This lawsuit follows the 2009 Nintendo v. Chan case, in which a U.S. District Court in Los Angeles confirmed that game copiers violate the Digital Millennium Copyright Act and are deemed illegal in the United States. The U.S. District Court ruled that devices such as the R4 copier infringe on Nintendo's intellectual property rights. In that case, the court ordered Chan and the three major websites that he operated to stop selling the illegal devices immediately.

Game copiers are designed to connect to the Nintendo DS, Nintendo DS Lite and Nintendo DSi hand-held systems and circumvent the technological protection measures embedded in the system. This infringes on Nintendo's intellectual property rights. These game copiers are then used to copy and play illegal Nintendo game files offered unlawfully via the Internet.

Illegal copying of video game software is an international problem that continues to plague the video game industry. Companies such as Nintendo, various law-enforcement authorities and trade organizations like the Entertainment Software Association continue to take aggressive steps to prevent the proliferation of these devices on a global scale, and similar results are being achieved in many countries. Since 2009, Nintendo has supported almost 1,500 legal actions (including customs seizures, law-enforcement actions and civil proceedings) in more than 20 countries that have resulted in the confiscation of more than 422,000 video game copiers.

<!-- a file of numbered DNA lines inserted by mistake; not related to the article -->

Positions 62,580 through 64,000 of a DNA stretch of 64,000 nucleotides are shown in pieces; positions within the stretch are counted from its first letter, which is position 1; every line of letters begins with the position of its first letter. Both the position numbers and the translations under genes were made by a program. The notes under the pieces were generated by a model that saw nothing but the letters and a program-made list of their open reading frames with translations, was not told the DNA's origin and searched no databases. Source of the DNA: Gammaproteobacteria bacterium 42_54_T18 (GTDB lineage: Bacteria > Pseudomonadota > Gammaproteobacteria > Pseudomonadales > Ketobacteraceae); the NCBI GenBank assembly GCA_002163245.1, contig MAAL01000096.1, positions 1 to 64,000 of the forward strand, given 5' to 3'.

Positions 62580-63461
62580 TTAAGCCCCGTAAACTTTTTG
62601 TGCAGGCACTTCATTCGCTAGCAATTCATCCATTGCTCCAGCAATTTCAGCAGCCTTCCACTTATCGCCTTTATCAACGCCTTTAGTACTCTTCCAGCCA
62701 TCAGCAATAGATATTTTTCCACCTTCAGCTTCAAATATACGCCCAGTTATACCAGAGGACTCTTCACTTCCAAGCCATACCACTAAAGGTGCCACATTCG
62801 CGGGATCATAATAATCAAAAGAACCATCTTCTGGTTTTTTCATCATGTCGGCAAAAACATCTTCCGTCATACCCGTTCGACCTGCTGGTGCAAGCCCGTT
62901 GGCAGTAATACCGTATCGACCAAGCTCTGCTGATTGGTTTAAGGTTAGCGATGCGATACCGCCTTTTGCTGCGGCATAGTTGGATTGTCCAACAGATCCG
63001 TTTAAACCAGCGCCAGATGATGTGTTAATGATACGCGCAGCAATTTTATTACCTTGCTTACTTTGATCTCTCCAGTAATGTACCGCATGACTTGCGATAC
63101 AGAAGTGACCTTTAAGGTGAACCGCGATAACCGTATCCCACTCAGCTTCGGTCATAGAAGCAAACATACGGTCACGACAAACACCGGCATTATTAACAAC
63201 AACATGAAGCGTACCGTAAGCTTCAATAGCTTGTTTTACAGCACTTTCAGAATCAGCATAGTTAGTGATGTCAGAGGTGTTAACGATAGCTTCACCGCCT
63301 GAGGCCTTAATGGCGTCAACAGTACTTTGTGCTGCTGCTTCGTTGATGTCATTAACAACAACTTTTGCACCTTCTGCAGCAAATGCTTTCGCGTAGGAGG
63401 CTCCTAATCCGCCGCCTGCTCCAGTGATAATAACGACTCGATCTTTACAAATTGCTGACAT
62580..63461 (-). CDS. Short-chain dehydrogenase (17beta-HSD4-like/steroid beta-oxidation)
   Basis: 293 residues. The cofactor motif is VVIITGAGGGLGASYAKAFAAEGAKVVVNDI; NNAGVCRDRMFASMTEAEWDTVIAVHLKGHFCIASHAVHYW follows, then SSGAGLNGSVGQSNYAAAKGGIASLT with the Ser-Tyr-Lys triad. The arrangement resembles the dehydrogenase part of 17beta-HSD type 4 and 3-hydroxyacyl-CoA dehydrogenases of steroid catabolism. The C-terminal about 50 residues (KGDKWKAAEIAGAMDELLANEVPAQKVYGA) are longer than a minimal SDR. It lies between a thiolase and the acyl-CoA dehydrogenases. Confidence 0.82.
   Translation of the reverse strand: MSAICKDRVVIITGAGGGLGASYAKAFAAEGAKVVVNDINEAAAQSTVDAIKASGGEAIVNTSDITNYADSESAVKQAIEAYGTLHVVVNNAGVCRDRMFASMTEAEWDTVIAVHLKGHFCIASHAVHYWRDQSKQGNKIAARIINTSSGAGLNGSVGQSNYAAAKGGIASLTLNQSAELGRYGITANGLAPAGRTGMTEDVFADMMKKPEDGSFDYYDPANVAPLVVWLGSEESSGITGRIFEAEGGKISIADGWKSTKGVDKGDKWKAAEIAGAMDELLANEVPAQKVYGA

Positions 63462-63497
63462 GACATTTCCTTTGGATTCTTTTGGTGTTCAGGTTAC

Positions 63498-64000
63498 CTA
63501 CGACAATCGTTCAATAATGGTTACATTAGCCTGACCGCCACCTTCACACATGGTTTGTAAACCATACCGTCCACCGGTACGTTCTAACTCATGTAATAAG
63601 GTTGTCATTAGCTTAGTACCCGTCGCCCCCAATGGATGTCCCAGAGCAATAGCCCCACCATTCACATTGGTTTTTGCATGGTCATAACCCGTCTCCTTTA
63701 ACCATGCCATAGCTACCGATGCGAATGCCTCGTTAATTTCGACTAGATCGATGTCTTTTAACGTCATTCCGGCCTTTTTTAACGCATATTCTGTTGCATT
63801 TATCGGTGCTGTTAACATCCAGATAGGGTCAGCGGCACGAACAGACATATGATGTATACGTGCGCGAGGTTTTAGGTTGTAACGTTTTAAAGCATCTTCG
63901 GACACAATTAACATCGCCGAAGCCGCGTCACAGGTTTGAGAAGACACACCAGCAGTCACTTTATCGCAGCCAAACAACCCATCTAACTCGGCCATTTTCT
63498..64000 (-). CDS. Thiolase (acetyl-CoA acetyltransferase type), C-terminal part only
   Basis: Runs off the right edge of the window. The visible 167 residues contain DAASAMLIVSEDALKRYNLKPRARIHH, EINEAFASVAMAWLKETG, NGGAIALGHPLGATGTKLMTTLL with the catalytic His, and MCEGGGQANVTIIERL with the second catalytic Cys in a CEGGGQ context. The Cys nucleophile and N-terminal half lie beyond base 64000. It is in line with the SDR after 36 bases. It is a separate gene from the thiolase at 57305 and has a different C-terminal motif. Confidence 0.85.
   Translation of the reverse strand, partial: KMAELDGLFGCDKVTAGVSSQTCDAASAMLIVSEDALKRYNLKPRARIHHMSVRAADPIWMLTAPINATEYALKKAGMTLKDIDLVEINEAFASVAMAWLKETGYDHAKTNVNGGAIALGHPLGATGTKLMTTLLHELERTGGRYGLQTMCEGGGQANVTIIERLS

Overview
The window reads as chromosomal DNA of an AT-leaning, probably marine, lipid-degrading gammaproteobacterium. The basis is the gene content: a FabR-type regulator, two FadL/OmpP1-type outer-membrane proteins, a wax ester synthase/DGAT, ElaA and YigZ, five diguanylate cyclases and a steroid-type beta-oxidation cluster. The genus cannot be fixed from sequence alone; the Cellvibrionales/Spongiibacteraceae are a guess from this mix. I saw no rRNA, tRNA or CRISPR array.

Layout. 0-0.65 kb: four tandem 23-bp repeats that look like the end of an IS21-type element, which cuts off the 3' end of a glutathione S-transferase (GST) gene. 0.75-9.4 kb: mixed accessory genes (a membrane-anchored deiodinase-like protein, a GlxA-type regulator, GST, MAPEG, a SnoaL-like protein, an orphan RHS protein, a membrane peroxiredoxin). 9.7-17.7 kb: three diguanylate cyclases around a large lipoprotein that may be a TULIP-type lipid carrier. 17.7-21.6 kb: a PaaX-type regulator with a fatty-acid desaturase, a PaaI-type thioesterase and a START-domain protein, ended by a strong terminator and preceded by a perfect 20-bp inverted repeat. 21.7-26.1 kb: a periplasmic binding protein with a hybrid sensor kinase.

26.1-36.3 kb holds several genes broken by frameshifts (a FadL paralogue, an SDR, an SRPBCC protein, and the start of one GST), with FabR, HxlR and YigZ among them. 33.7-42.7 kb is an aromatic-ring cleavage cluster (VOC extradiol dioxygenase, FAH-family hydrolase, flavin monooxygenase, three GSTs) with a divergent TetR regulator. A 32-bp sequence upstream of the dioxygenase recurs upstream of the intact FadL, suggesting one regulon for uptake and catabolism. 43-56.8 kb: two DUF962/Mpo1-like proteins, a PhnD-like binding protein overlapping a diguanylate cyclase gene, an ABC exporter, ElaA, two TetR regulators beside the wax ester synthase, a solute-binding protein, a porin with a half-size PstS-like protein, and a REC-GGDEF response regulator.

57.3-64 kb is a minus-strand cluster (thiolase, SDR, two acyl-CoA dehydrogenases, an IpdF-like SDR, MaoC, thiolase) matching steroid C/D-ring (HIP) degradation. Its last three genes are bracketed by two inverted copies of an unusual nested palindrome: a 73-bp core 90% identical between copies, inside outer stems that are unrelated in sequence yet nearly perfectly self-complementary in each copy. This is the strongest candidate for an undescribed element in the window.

To report game copiers, illegal Nintendo software or other piracy-related activities, please contact Nintendo at 1-800-255-3700 or

For more information about Nintendo's fight against piracy, visit

About Nintendo: The worldwide pioneer in the creation of interactive entertainment, Nintendo Co., Ltd., of Kyoto, Japan, manufactures and markets hardware and software for its Wii™ home console and Nintendo DS™ family of portable systems. Since 1983, when it launched the Nintendo Entertainment System™, Nintendo has sold more than 3.4 billion video games and more than 565 million hardware units globally, including the current-generation Wii, Nintendo DS, Nintendo DSi™ and Nintendo DSi XL™, as well as the Game Boy™, Game Boy Advance, Super NES™, Nintendo 64™ and Nintendo GameCube™ systems. It has also created industry icons that have become well-known, household names such as Mario™, Donkey Kong™, Metroid™, Zelda™ and Pok√©mon™. A wholly owned subsidiary, Nintendo of America Inc., based in Redmond, Wash., serves as headquarters for Nintendo's operations in the Western Hemisphere. For more information about Nintendo, please visit the company's website at